As a busy freelance musician, I spend a lot of time in my car. Can you relate? It seems that Americans are spending more time in our cars now than ever before. According to a recent article from the website Newsroom.aaa.com, "Americans spend an average of 17,600 minutes driving each year. 'The amount of time the average driver spends behind the wheel each year is equivalent to seven 40-hour weeks at the office,’ says Jurek Grabowski, research director for the AAA Foundation for Traffic Safety.”
Seven 40-hour work weeks, you say? Are you comparing my car to an office desk? Hmm. When I look at it that way, time in my car changes from a hassle and waste of time, to something that I can use to further my own work. I’ll share some of my own uses of my "car office" time, which we hope will inspire you with your own ideas of how to use this valuable, amazing treasure of time!
One of my favorite uses of my car time is to study recordings. I listen to recordings of pieces that I’m preparing for performance. I like to find a few different recordings by ensembles and conductors that I admire, so I can hear a few different interpretations from the Greats. Another use of my car stereo system is to study recordings of myself. This sometimes painful, but incredibly useful activity, can really help me develop a better understanding of the pieces I’m working on. I can hear what’s going well, and what I can improve upon. It’s amazing how often the message I thought I was communicating is not what is coming out the end of my bell! The time alone in my car is a perfect listening studio. I can hit pause and replay, over and over, until I know just what I’d like to do with a piece.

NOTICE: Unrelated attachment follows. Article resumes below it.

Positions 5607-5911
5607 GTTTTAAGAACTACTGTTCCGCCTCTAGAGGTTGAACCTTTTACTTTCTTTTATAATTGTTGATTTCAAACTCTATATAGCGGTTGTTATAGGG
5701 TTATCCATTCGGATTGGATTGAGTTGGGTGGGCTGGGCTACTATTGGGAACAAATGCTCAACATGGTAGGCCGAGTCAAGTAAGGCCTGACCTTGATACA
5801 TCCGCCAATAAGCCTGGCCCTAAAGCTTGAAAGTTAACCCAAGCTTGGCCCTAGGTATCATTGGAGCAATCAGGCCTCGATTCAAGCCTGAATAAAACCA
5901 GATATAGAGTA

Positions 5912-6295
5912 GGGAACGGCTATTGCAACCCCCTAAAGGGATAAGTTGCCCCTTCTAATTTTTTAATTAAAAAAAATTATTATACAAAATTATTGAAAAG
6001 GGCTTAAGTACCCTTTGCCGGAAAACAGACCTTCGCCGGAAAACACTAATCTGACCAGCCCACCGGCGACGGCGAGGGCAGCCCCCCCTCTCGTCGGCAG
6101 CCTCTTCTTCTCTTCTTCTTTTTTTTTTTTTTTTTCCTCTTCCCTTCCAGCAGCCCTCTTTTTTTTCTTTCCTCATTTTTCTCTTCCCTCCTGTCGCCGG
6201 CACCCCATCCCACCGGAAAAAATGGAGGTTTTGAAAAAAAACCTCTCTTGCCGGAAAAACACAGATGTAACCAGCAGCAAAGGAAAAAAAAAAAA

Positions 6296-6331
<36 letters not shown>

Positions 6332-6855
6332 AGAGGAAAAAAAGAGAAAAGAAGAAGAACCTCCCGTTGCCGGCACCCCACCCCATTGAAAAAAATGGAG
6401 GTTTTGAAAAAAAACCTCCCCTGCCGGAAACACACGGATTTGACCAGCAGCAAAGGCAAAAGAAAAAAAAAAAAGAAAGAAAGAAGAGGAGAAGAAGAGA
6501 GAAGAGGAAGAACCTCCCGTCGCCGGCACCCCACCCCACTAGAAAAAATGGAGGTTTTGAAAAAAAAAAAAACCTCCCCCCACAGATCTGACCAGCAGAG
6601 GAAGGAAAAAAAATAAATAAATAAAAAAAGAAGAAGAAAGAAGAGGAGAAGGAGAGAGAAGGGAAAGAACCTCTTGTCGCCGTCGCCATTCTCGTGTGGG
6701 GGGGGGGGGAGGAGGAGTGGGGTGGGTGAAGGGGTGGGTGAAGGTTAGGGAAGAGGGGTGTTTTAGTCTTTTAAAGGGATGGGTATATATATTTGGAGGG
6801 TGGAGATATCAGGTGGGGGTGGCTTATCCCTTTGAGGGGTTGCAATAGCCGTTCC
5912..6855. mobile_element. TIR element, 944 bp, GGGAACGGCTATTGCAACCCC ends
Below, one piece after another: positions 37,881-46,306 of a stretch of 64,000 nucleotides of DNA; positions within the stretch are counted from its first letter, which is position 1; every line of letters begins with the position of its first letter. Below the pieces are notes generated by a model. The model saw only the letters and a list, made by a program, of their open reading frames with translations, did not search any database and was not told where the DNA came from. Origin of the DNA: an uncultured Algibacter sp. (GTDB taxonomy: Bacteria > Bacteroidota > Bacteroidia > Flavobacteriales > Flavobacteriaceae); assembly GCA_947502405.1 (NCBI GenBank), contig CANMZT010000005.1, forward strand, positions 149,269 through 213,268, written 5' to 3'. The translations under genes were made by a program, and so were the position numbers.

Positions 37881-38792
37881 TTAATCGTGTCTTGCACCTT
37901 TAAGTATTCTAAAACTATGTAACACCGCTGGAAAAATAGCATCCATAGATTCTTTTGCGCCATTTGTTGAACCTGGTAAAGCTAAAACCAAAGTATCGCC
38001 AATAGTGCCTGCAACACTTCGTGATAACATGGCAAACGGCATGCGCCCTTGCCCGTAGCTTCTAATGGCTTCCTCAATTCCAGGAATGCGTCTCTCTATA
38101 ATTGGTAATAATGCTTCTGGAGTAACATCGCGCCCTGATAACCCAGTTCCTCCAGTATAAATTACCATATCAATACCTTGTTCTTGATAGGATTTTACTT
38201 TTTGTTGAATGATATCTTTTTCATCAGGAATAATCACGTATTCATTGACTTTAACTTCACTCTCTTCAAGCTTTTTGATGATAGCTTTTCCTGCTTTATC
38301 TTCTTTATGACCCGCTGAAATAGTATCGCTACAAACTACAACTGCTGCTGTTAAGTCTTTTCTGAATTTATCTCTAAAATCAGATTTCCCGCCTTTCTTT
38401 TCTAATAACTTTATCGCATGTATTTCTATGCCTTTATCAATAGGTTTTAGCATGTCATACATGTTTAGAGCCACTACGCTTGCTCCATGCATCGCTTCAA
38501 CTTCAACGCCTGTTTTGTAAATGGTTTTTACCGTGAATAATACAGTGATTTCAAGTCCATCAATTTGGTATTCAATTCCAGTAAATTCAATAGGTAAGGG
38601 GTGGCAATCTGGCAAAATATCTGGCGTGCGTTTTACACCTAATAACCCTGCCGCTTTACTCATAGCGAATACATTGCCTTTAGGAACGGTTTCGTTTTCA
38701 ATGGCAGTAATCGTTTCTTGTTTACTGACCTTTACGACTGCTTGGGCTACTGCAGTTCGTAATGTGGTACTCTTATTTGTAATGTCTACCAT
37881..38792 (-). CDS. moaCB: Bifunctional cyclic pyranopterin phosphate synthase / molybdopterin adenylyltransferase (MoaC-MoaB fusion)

I myself don’t like to buzz in the car, but there are still other playing exercises that can be done. One of my friends does breathing exercises in his car as part of his warmup. Isometric exercises and strengthening exercises can also be a great use of time with minimal crash potential.
Lately I’ve also been utilizing audiobooks and podcasts. There are many great speakers and authors who can help us further our own careers, our mindsets, our finances … you name it. I’m all about positivity, so I look for people to study who will help me grow as a person as well as a performer.
Of course, the phone is an obvious use of time while driving. This can be a time to catch up on business calls, contact students and parents, and hash out performance details with colleagues. It can also be time to work out with your family who will prepare the turkey, who will bring the pumpkin pie, and try to remember how to make Grandma’s amazing stuffing. Thanksgiving is almost here, people — time to get cracking!
Sometimes at the end of a long day or long week, the car can be a great place to decompress and think about NOTHING. Whether you do it in the car or on your sofa, I encourage you to set aside a little time each week for absolutely nothing — your brain will thank you!
How do you use your commuting time? We’d love to hear from you!